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Thus far but no further: predatory mites do not migrate effectively into strawberry plantations

Thus far but no further: predatory mites do not migrate effectively into strawberry plantations

Sikorska, D., Garnis, J., Dąbrowski, Z. T., Sikorski, P., Gozdowski, D. and Hopkins, R. J. ORCID: 0000-0003-4935-5825 (2019) Thus far but no further: predatory mites do not migrate effectively into strawberry plantations. Experimental and Applied Acarology, 77 (3). pp. 359-373. ISSN 0168-8162 (Print), 1572-9702 (Online) (doi:https://doi.org/10.1007/s10493-019-00357-5)

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Abstract

Enhancing the performance of predatory mites is often regarded as the best biological control approach towards the spider mite Tetranychus urticae, the main pest of strawberry plantations. Optimizing the colonization of plantations by predators from adjacent areas such as field margins is seen as an important component of conservation biocontrol. We have investigated the factors contributing to enhancing the numbers of predatory mites (Acari: Phytoseidae), such as management of the field margins, vegetation composition and the effect of the presence of woody species. We also tested the penetration of the phy-toseiids from the field margins into the crop. In a study carried out in 14 open-field exten-sively managed strawberry plantations in Poland we found phytoseiids to be abundant in field margins; 14 taxa were discovered. However, only two species Amblyseius andersoniand Euseius finlandicus dispersed a modest distance into the crop. We found that the diver-sity and densities of the predatory mites were enhanced somewhat by the management type of the field margins; especially the spontaneous vegetation favoured the presence of phyto-seiids. However, despite the predatory mites being rather retained in the field margins also significant reduction in numbers of their prey T. urticae was recorded over the course of the year. The low penetration of predatory mites into the main part of the field, indicates that conservation biological control measures in the field margin might not be sufficient on their own to enhance the impact of predatory mites within the main part of the fields.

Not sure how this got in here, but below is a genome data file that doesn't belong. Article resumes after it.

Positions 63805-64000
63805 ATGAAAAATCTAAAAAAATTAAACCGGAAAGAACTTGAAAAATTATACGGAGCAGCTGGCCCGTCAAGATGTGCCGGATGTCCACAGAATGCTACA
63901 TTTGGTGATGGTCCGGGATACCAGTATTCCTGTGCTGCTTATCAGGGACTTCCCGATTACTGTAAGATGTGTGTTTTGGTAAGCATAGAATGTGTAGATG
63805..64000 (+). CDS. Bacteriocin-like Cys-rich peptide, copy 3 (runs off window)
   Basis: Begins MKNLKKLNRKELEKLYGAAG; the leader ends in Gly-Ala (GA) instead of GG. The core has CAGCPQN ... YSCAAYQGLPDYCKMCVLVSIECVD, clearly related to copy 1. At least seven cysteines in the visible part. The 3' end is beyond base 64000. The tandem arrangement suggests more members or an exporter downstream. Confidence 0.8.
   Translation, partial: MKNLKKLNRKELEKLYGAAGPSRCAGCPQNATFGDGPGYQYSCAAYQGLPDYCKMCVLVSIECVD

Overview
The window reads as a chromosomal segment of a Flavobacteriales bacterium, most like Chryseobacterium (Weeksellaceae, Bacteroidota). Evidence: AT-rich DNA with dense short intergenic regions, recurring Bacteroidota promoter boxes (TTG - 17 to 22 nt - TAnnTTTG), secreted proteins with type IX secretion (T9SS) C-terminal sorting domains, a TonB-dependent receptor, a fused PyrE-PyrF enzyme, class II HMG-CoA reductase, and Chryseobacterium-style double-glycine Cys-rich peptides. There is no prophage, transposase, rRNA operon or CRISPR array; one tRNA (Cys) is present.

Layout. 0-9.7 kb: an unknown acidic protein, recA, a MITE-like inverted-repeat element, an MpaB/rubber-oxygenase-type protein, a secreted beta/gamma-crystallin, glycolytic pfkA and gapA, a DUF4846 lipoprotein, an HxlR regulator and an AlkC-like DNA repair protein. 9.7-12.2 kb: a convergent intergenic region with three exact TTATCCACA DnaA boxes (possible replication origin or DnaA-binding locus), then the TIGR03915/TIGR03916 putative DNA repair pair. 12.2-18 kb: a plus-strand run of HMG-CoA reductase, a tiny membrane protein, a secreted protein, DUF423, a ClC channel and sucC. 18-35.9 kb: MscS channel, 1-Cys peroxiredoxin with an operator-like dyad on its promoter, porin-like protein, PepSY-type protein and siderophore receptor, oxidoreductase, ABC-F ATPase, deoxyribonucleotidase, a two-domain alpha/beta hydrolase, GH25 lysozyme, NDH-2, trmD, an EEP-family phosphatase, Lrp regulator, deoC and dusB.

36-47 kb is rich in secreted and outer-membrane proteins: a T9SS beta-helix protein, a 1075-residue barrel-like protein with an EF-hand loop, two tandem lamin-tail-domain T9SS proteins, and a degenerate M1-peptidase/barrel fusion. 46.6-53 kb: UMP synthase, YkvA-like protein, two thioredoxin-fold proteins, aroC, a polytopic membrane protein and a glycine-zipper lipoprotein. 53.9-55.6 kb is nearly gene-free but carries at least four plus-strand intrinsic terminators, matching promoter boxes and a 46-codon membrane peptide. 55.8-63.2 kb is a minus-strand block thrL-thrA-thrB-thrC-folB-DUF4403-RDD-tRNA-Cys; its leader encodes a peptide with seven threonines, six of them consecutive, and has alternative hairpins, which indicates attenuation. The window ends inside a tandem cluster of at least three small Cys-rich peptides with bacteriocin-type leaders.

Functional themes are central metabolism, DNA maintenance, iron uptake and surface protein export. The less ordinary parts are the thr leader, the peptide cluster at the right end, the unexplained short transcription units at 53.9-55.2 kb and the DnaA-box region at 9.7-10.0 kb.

Item Type: Article
Additional Information: © The Author(s) 2019. Open Access. This article is distributed under the terms of the Creative Commons Attribution 4.0 International License (http://creativecommons.org/licenses/by/4.0/), which permits unrestricted use, distribution, and reproduction in any medium, provided you give appropriate credit to the original author(s) and the source, provide a link to the Creative Commons license, and indicate if changes were made.
Uncontrolled Keywords: Mites, IPM, Field Margins
Subjects: S Agriculture > S Agriculture (General)
Faculty / Department / Research Group: Faculty of Engineering & Science
Faculty of Engineering & Science > Natural Resources Institute
Faculty of Engineering & Science > Natural Resources Institute > Agriculture, Health & Environment Department
Last Modified: 24 Apr 2019 16:13
Selected for GREAT 2016: None
Selected for GREAT 2017: None
Selected for GREAT 2018: None
Selected for GREAT 2019: None
URI: http://gala.gre.ac.uk/id/eprint/23396

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